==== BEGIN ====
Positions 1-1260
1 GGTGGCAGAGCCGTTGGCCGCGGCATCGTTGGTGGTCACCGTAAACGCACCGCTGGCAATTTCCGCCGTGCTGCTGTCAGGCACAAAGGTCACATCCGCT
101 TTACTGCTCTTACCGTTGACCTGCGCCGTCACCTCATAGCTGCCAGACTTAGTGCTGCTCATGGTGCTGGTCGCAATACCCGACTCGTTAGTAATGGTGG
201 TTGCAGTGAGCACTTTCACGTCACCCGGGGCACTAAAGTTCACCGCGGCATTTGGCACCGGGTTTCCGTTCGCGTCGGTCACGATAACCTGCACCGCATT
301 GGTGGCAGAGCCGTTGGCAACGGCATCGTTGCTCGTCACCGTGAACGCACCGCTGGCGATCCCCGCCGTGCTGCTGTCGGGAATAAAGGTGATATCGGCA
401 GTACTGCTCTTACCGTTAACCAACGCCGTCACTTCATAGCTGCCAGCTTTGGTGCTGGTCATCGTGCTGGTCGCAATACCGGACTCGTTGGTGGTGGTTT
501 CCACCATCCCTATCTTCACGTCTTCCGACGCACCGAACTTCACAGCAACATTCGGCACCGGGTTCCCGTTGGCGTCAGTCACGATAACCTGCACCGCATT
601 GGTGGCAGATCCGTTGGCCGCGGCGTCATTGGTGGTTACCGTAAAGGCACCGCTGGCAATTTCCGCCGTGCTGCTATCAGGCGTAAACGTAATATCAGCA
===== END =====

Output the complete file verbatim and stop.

Positions 1-1260
1 GGTGGCAGAGCCGTTGGCCGCGGCATCGTTGGTGGTCACCGTAAACGCACCGCTGGCAATTTCCGCCGTGCTGCTGTCAGGCACAAAGGTCACATCCGCT
101 TTACTGCTCTTACCGTTGACCTGCGCCGTCACCTCATAGCTGCCAGACTTAGTGCTGCTCATGGTGCTGGTCGCAATACCCGACTCGTTAGTAATGGTGG
201 TTGCAGTGAGCACTTTCACGTCACCCGGGGCACTAAAGTTCACCGCGGCATTTGGCACCGGGTTTCCGTTCGCGTCGGTCACGATAACCTGCACCGCATT
301 GGTGGCAGAGCCGTTGGCAACGGCATCGTTGCTCGTCACCGTGAACGCACCGCTGGCGATCCCCGCCGTGCTGCTGTCGGGAATAAAGGTGATATCGGCA
401 GTACTGCTCTTACCGTTAACCAACGCCGTCACTTCATAGCTGCCAGCTTTGGTGCTGGTCATCGTGCTGGTCGCAATACCGGACTCGTTGGTGGTGGTTT
501 CCACCATCCCTATCTTCACGTCTTCCGACGCACCGAACTTCACAGCAACATTCGGCACCGGGTTCCCGTTGGCGTCAGTCACGATAACCTGCACCGCATT
601 GGTGGCAGATCCGTTGGCCGCGGCGTCATTGGTGGTTACCGTAAAGGCACCGCTGGCAATTTCCGCCGTGCTGCTATCAGGCGTAAACGTAATATCAGCA